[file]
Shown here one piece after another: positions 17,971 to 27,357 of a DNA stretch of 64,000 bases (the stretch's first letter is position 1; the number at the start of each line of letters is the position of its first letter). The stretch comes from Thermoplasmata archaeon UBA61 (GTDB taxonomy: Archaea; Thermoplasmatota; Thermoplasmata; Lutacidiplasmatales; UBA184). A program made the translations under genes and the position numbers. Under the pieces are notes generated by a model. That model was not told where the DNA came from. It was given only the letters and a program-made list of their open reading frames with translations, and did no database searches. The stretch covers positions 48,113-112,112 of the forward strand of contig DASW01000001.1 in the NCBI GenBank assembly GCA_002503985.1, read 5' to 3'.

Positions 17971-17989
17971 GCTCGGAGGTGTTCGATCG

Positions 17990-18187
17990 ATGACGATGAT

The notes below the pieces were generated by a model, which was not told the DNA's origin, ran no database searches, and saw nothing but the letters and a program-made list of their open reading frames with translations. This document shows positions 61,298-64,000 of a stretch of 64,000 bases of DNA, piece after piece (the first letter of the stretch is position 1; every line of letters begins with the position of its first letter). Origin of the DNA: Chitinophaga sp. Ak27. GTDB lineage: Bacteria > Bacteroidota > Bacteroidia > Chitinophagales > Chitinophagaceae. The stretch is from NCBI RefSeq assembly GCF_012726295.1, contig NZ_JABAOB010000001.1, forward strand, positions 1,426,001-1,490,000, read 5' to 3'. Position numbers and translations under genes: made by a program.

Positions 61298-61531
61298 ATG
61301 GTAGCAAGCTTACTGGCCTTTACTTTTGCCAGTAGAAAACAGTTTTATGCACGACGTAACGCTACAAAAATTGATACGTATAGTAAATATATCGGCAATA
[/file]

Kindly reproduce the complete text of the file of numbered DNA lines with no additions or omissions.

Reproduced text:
Shown here one piece after another: positions 17,971 to 27,357 of a DNA stretch of 64,000 bases (the stretch's first letter is position 1; the number at the start of each line of letters is the position of its first letter). The stretch comes from Thermoplasmata archaeon UBA61 (GTDB taxonomy: Archaea; Thermoplasmatota; Thermoplasmata; Lutacidiplasmatales; UBA184). A program made the translations under genes and the position numbers. Under the pieces are notes generated by a model. That model was not told where the DNA came from. It was given only the letters and a program-made list of their open reading frames with translations, and did no database searches. The stretch covers positions 48,113-112,112 of the forward strand of contig DASW01000001.1 in the NCBI GenBank assembly GCA_002503985.1, read 5' to 3'.

Positions 17971-17989
17971 GCTCGGAGGTGTTCGATCG

Positions 17990-18187
17990 ATGACGATGAT

The notes below the pieces were generated by a model, which was not told the DNA's origin, ran no database searches, and saw nothing but the letters and a program-made list of their open reading frames with translations. This document shows positions 61,298-64,000 of a stretch of 64,000 bases of DNA, piece after piece (the first letter of the stretch is position 1; every line of letters begins with the position of its first letter). Origin of the DNA: Chitinophaga sp. Ak27. GTDB lineage: Bacteria > Bacteroidota > Bacteroidia > Chitinophagales > Chitinophagaceae. The stretch is from NCBI RefSeq assembly GCF_012726295.1, contig NZ_JABAOB010000001.1, forward strand, positions 1,426,001-1,490,000, read 5' to 3'. Position numbers and translations under genes: made by a program.

Positions 61298-61531
61298 ATG
61301 GTAGCAAGCTTACTGGCCTTTACTTTTGCCAGTAGAAAACAGTTTTATGCACGACGTAACGCTACAAAAATTGATACGTATAGTAAATATATCGGCAATA